postlude

noun

post·​lude ˈpōst-ˌlüd How to pronounce postlude (audio)
1
: a closing piece of music
especially : an organ voluntary at the end of a church service
2
: a closing phase (as of an epoch or a literary work)

Did you know?

Postlude is the lesser-known counterpart to "prelude" - and in fact, "postlude" was created based on the example of "prelude," substituting "post-" for "pre-." At the root of both terms is the Latin verb ludere ("to play"), and a postlude is essentially "something played afterward." Although "prelude" first appeared in print in the 16th century, "postlude" didn't turn up until 1851. "Prelude" was first used in the general sense of "something preliminary" and only later acquired its musical application, while "postlude" developed in the opposite direction, originating as a musical term before broadening to include other kinds of closings. Both words are also related to "interlude," which can refer, among other things, to a musical composition inserted between the parts of a larger whole.

Example Sentences

Recent Examples on the Web The event is led by Bob Lundy and Elizabeth Yahn Williams with preludes and postludes of pianist Andrew Wong and assisted by artist Marion Wong, illustrator of the HAÏKU for an Artist series. San Diego Union-Tribune, 22 July 2019 The dance now continues and switches gears as sound bites of Ailey and of Mr. Harris present a postlude suggesting them in conversation. Robert Greskovic, WSJ, 12 Dec. 2018 Make a very long weekend of your trip to the Berkshires with three Boston Symphony concerts and, as a postlude on Monday, an evening with the young players of the Tanglewood Music Center Orchestra. New York Times, 12 July 2018 The 14 songs that made up Wednesday’s program were grouped in three sets, with an introduction and postlude, collectively exploring mortal interaction with the gods, the Orestes myth and the deities themselves. John Von Rhein, chicagotribune.com, 7 Sep. 2017 Perhaps the best thing to do with GWTW is to ask anyone who shows the film to put together a prelude or postlude — or maybe a little presentation for the intermission that is usually provided — that interrogates the film’s presentation of history. Ed Kilgore, Daily Intelligencer, 30 Aug. 2017 The six postlude concerts next season will be played by Peter Richard Conte. Peter Dobrin, Philly.com, 7 Aug. 2017 The postlude concerts were studded with some wonderful surprises. Peter Dobrin, Philly.com, 1 May 2017 See More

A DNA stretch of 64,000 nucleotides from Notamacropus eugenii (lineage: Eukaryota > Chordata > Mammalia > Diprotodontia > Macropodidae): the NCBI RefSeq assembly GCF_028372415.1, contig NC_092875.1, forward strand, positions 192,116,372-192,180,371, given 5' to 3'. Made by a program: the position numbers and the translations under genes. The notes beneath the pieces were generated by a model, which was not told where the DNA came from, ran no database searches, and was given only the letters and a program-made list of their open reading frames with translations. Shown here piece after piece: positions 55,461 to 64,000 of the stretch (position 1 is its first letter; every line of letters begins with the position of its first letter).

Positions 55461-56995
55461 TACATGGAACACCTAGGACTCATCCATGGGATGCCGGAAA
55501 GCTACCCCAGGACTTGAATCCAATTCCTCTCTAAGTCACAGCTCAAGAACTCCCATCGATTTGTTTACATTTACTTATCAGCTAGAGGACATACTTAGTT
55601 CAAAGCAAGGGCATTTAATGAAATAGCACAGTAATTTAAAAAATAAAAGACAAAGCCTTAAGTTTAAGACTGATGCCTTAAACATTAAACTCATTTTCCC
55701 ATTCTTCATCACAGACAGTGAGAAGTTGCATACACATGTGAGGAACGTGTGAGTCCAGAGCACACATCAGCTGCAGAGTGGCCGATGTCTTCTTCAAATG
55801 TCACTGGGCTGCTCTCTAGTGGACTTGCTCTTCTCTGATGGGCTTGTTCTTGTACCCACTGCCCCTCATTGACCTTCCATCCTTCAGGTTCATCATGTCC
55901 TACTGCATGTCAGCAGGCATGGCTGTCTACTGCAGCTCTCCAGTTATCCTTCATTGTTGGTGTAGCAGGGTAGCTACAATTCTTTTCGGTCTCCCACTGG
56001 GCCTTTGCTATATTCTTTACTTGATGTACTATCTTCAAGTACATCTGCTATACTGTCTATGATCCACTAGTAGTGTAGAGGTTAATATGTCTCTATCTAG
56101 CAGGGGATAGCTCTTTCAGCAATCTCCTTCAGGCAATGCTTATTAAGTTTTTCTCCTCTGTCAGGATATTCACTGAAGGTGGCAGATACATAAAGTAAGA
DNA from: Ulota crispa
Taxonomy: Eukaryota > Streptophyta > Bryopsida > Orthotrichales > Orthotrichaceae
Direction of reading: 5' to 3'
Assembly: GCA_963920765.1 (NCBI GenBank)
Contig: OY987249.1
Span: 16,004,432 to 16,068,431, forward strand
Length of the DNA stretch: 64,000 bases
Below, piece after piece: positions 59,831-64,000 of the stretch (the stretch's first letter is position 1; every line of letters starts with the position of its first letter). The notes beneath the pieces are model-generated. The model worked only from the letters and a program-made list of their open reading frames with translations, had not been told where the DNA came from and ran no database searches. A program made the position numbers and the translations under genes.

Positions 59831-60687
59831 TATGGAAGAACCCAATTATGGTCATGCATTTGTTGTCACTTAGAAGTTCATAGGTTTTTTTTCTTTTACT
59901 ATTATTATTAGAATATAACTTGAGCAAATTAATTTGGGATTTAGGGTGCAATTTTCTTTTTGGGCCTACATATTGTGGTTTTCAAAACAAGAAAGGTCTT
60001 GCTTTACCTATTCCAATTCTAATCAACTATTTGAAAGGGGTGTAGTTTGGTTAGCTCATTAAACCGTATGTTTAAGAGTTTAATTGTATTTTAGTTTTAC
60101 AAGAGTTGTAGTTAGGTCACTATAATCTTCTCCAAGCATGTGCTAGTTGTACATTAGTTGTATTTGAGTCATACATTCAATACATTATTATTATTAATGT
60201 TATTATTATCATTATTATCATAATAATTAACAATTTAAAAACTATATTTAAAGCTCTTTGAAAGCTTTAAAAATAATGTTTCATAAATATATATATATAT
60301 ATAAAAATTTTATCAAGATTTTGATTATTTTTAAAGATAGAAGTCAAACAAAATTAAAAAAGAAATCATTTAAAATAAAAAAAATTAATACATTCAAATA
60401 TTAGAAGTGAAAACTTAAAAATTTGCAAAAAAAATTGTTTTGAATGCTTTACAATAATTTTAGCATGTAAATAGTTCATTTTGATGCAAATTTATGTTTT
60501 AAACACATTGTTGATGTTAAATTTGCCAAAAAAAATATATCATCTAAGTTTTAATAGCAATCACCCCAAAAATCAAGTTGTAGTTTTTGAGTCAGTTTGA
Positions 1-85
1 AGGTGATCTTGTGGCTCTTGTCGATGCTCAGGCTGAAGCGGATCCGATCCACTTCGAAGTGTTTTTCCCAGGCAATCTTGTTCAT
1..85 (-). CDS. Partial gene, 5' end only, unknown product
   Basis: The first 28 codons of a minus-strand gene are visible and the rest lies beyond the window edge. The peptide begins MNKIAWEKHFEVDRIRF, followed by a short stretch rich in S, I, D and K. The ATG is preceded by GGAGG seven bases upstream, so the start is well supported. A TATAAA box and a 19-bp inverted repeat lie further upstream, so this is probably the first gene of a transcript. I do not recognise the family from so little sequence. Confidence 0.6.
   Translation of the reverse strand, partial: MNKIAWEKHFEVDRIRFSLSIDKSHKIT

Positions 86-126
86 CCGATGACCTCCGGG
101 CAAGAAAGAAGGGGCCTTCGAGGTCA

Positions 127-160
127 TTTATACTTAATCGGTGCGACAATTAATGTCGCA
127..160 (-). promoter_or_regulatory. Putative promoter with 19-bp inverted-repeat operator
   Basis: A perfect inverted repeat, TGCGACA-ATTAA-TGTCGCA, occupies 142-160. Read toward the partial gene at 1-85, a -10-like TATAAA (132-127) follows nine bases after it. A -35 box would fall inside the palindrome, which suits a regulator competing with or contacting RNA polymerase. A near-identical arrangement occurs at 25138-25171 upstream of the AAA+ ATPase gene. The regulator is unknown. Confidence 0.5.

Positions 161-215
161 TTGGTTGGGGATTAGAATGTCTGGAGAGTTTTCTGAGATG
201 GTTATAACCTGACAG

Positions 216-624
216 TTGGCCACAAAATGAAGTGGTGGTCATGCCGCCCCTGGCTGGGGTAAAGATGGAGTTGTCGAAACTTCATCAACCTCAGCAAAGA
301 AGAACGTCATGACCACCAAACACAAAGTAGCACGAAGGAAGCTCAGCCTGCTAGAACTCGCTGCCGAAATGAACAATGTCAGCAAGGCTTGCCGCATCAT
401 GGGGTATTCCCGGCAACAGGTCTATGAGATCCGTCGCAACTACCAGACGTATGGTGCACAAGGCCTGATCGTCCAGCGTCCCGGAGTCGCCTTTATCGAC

These example sentences are selected automatically from various online news sources to reflect current usage of the word 'postlude.' Views expressed in the examples do not represent the opinion of Merriam-Webster or its editors. Send us feedback.

Word History

Etymology

post- + -lude (as in prelude)

First Known Use

1851, in the meaning defined at sense 1

Time Traveler
The first known use of postlude was in 1851

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Dictionary Entries Near postlude

Cite this Entry

“Postlude.” Merriam-Webster.com Dictionary, Merriam-Webster, https://www.merriam-webster.com/dictionary/postlude. Accessed 27 Jan. 2023.

Kids Definition

postlude

noun
post·​lude ˈpōst-ˌlüd How to pronounce postlude (audio)
: a closing piece of music
especially : an organ piece at the end of a church service

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